For instance, Rotterdam (NL) was able to adapt an investment plan developed by Birmingham (UK) through the USE-IT! network. Rotterdam customised tools and methods in Birmingham’s investment plan to support the development of a procurement hub for neighbourhood work-cooperatives. Involvement in USE-IT! has also had a profound impact upon partnership working in Rotterdam with enhanced relationships between the Municipality, the Voor Goed Agency that promotes social entrepreneurship, and the Social Impact Fond Rotterdam.

    Nevertheless, there are risks that come with modularising. It may be challenging for partners to fully understand each component and reject one or more potentially impactful modules. To mitigate this, most networks offered the option of modules, but included amongst these one which all partners would agree to transfer. 

    ●    Building back up

    The point has already been made about the importance of chunking up large strategic innovation projects. Think of it like an engineer, dismantling a machine to better understand how all the component parts work – so long as you remember where everything goes when you reassemble it! 

    This approach is also helpful when transfer partners do not have the scale of funding available. They can pick those elements which they are confident of being able to finance. The risk to be aware of here is that partners may select elements which are easier, or cheaper, and potentially less innovative.


    Stepping stones on the transfer path


    The URBACT transfer method is composed of different milestones that pave the way to the transfer. The first important milestone is the transferability study. This is composed of information, data, and figures around the topic of the UIA project that are gathered following visits to each network city and with discussions with the city administration, elected officials but also other relevant stakeholders outside the city administration. All the data gathered and analysed constitute a baseline for each city, but they also indicate the transfer potential of each city, with strengths and weaknesses that need to be further worked on. This transferability study becomes the reference for the way forward in terms of network activities and learning points before the actual transfer.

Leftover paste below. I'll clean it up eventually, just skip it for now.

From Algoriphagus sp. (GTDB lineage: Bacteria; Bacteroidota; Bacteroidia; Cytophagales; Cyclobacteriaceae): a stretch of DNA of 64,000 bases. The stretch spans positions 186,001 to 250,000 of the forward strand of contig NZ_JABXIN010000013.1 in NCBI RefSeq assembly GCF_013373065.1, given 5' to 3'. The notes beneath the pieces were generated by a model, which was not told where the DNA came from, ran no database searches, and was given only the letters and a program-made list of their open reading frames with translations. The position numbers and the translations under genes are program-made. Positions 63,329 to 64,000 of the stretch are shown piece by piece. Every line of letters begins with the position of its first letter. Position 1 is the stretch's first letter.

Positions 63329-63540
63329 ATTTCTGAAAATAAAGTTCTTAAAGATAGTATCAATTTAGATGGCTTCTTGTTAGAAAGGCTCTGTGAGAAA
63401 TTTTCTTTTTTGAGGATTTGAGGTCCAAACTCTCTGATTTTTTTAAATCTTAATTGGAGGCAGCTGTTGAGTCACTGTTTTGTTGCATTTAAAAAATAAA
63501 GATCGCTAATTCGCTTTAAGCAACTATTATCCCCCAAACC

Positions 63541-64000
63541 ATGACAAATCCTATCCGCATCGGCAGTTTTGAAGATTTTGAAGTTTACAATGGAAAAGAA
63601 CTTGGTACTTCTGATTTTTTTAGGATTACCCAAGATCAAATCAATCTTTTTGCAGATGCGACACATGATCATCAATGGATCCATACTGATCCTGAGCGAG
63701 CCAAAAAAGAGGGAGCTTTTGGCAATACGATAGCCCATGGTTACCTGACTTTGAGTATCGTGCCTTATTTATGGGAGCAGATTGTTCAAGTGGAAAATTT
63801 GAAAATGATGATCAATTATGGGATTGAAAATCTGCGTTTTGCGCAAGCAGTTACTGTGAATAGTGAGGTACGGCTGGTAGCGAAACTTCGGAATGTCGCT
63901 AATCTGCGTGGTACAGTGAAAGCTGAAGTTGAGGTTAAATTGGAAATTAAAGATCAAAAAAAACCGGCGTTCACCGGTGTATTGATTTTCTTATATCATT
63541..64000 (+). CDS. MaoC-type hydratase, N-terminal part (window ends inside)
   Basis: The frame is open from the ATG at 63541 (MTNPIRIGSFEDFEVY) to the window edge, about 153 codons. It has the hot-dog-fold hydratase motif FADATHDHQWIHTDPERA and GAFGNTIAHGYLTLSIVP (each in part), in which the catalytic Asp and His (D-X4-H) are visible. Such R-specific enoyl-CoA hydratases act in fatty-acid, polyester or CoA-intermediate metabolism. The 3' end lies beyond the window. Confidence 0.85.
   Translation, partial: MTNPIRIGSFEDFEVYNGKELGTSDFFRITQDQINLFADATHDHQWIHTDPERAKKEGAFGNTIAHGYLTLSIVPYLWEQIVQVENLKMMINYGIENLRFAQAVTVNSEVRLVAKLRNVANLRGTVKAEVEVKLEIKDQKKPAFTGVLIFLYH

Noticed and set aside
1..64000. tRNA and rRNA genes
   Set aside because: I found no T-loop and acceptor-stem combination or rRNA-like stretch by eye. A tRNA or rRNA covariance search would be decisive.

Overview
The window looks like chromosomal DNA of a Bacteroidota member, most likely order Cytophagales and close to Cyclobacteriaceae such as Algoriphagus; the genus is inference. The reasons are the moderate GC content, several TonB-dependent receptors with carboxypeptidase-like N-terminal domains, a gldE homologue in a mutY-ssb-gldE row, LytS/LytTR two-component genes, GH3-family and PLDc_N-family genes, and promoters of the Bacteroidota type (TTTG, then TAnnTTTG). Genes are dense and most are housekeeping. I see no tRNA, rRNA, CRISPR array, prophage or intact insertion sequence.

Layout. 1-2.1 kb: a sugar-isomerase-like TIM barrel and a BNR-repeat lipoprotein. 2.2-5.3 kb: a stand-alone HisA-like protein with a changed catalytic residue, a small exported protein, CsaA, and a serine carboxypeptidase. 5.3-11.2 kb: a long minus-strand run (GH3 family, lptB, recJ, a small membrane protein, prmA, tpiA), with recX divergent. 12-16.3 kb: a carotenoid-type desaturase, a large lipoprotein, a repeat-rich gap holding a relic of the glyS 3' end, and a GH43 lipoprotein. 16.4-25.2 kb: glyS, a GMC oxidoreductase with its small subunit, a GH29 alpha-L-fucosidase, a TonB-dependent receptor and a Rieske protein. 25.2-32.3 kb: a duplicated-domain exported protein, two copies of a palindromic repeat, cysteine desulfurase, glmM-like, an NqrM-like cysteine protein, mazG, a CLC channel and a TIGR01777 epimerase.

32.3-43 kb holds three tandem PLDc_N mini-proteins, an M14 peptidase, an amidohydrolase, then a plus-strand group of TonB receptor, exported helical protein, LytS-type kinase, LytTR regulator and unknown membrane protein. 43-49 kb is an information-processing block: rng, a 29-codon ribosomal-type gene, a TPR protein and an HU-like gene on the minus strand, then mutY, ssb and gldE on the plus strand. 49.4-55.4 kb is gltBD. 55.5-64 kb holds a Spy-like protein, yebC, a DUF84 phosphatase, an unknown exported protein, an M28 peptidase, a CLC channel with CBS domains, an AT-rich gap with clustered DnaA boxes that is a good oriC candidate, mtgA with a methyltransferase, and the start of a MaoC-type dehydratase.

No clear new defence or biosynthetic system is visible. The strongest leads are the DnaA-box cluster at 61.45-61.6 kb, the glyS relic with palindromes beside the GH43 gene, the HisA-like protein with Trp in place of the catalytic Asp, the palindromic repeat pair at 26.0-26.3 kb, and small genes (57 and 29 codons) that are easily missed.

Other milestones include capacity-building activities organised by the URBACT Secretariat, trainings with tools or thematic sessions and events like the URBACT City Festival which is a source of inspiration for cities. 

    Finally, the main tangible result of each project partner is an investment plan that features all the necessary resources and steps to follow for the implementation of the UIA practice (partly or fully). 


    Show me the money


    Transferring innovative urban solutions is very rarely a copy-and-paste process. A degree of adaptation and reuse is still needed for genuine transformation. Reuse requires resources – people, plans and, most crucially, funding.

    A new feature for the upcoming networks, cities will also have the possibility of testing actions with a small budget before including them in the investment plan.

    At the end of the five pilot networks, more than three-quarters of partners said that they would transfer at least 50% of the original UIA innovation concept. The survey also showed that 15% of the partners already had secured funds for this, whilst almost half were confident that their transfer plans would be funded by the time the pilot concluded. 


    So, where do you sign up?


    If this article has whetted your appetite, then you might like to know how your city can get involved. 

    If you are a city interested in becoming a transfer partner, you can connect here from 10 January and find the necessary resources on how you can apply by 20 March 2024.  

    And don’t forget to sign up for the URBACT newsletter and follow us @URBACT to get updates. 

    We look forward to welcoming you to the URBACT community, 

    The URBACT team


    Special thanks to Eddy Adams for bringing together the findings of the evaluation of the previous pilot networks in this article.





  • Suomalaisten APN-kaupunkien keskustelutilaisuus Tampereella

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    URBACT meeting in Tampere